The old man strode along the road, grey cloak covered in dust. His pace never slowed, never quickened as he strode onward. After hours spent in timeless walking he entered the outskirts of a village.
Without warning, a stone struck him in the back. His walking never slowed. Another stone flew past his head unheeded. The young boy was about to throw again when a hand grasped his arm.
"Look at his cloak! Don't you know who he is?"
The boy ran home, mute with terror. He did not speak for days.
Slowly, those remaining in the village lined the street leading to the one inn, knowing this must be the dusty man's destination. When he reached the door he paused to shake the dust from his cloak before entering. In a deep raspy voice unused to speaking he said a single word. "Ale." He placed some small coins on the bar, but the innkeeper, pale and sweating, ignored them as he filled a leather jack.
A long slow drink cleared some of the road from his throat, and as the cloak was thrown back the old man seemed to shed his years. Instead of age, his face showed but a score and a half years. His eyes though, told a different story, were any brave enough to look. Not one of the crowd forming inside the inn dared, as they knew the grey cloak well. Not a one knew the man, but the symbol was familiar to all.
"I have been drawn here, I am needed here." It was a statement, a question, a challenge. Who would be brave enough to speak?
"My father. He is sick. He..." the words lay on the tall man's tongue like lead. He resorted to pointing out the back of the inn to the sickhouse. The grey cloaked man stood without a word and moved through the crowd of people, all shifting silently to let him pass.
The old man lay in the bed, sweat pouring down his face. He knew his time was near, had seen his children and their children for the last time. As he lay dying, his thoughts turned to his life. He had, as all men, lived a life without thought of death. At first he was too young to die. Then, as he aged, death was an inconvenience that was not worth considering. Now though, when he stood with one foot passing through the gate, he reflected on his life. On all the missed opportunities. On all the mistakes. Crimes committed in the name of family, of love, of hope for a future. Crimes that now haunted him, faces long gone staring at him from every corner.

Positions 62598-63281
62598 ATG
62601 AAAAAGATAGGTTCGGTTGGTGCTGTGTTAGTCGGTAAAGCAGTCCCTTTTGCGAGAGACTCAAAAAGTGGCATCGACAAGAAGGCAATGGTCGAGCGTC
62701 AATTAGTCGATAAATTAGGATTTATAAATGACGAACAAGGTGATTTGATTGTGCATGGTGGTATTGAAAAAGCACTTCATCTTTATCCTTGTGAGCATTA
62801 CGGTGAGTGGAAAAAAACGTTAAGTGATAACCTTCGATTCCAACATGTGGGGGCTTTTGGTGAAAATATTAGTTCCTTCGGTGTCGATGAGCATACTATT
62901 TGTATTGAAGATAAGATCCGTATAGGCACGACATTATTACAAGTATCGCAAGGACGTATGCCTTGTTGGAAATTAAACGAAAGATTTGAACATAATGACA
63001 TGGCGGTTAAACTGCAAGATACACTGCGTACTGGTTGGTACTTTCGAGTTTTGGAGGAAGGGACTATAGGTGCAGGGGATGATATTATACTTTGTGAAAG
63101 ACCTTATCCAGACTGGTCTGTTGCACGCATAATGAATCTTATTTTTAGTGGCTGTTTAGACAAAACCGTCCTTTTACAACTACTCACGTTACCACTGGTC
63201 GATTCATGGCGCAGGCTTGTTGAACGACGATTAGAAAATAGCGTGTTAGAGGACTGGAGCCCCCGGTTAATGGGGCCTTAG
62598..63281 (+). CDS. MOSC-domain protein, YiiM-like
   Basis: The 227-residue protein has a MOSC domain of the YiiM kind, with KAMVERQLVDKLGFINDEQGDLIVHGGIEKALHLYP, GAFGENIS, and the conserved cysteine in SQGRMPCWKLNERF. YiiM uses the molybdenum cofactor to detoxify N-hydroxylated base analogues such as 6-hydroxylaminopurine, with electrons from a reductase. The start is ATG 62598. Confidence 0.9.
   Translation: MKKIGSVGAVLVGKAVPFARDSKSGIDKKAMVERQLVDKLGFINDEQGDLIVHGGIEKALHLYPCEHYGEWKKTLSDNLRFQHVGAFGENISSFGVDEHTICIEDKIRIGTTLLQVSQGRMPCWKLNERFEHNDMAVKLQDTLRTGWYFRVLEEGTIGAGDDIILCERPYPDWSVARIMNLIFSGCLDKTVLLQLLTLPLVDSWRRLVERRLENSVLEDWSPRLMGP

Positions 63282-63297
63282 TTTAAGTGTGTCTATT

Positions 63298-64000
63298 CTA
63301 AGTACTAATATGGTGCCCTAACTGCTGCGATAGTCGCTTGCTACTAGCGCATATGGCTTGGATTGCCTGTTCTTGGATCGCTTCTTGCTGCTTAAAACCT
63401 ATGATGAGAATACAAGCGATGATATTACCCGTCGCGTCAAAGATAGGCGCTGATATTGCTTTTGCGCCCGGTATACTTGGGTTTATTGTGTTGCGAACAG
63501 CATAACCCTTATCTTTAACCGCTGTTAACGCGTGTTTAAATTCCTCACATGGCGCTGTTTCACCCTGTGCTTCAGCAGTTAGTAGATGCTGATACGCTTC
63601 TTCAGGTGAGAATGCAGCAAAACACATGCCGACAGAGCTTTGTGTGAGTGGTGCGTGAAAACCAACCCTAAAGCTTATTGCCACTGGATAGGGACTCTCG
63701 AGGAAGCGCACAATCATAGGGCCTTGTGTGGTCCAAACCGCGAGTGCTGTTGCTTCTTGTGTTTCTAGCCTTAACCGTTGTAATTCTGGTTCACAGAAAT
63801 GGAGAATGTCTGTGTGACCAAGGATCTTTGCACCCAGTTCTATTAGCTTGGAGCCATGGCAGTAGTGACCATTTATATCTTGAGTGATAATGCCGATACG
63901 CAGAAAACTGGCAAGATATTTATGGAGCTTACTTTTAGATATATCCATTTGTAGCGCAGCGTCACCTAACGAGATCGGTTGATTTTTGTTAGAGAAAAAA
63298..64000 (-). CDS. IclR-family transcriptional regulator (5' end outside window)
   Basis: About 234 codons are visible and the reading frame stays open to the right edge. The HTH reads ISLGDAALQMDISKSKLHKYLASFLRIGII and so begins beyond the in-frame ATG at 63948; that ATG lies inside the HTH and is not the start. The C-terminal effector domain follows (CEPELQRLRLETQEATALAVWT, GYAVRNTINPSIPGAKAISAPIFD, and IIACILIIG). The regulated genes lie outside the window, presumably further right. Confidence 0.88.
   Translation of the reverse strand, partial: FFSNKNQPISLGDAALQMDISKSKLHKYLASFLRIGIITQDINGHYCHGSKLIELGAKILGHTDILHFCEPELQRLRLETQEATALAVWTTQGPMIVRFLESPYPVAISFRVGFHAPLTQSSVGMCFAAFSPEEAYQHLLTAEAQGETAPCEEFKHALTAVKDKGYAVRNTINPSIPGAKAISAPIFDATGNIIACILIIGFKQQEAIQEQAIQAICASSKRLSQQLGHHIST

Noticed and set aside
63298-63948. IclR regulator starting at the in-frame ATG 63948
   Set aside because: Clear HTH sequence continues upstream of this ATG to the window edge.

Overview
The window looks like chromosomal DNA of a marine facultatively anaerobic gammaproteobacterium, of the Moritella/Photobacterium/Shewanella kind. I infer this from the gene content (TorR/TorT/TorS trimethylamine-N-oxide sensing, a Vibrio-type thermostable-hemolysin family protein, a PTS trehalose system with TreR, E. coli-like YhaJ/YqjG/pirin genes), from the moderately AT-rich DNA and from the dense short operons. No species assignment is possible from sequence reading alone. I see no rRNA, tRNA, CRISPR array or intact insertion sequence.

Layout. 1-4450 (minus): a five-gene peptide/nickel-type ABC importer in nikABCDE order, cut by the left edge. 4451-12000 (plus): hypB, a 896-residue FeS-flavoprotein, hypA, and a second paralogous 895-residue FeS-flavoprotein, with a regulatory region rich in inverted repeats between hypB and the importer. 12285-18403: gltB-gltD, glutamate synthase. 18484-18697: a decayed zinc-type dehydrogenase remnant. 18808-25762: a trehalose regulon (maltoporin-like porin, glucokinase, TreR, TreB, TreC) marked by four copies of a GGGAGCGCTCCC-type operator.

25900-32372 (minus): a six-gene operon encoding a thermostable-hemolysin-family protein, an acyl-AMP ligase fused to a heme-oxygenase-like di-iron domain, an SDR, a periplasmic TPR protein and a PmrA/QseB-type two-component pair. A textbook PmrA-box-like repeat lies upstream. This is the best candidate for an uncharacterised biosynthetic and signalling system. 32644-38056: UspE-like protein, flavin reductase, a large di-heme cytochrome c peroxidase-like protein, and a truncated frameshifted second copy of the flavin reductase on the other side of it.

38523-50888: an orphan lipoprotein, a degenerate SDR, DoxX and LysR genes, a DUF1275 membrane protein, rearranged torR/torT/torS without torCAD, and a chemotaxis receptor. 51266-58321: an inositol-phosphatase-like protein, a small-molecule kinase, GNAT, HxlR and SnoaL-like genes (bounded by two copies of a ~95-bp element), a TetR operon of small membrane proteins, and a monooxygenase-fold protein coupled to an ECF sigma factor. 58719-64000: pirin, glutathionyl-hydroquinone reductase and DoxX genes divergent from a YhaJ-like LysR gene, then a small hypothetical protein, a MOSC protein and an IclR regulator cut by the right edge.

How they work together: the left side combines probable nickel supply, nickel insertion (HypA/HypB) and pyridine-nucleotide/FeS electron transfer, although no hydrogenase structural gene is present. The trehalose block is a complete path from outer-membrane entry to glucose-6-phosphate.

The door creaked, a shadow blocking the light.
"So, you have come for me?" A laugh turned into a fit of coughs, dry and painful. The shadow moved closer, revealing the man in the grey cloak. "Sineater!" the old man gasped, clutching at his chest as the man moved to kneel next to the bed.
"I absolve you." The words were soft, barely spoken. "Your crimes are forgiven. I take upon myself your pain, your memory, your sin." Gentle hands moved to hold the shoulders of the dying man. "You will leave this world as you entered, with clean slate." The words now barely heard, yet resonating. Lines appeared on the sineater's face, aging him as he took on another soul's burdens, allowing the pain caused by every act, every crime, all the suffering caused in a lifetime to flow through him. "Be free," the sineater gasped, flinging his hands into the air.
The son, courage fortified by harsh spirits, sneaked carefully into the sickhouse. His father lay smiling, chest still. The grey cloak was now rumpled and soiled, spread like wings around its wearer, slumped by the bed. With strength born of grief the son kicked the man.
"Leave this place!" he shouted. Another kick and the sineater staggered to his feet, face worn with a burden almost too much to carry. He stumbled out the door and down the road, to the shouts of a son wrought with grief and little understanding.
Grey cloak covered in dust, the man strode along the road, seeking his next destination, knowing that it might be his last. The burden too much to bare. He kept walking, alone.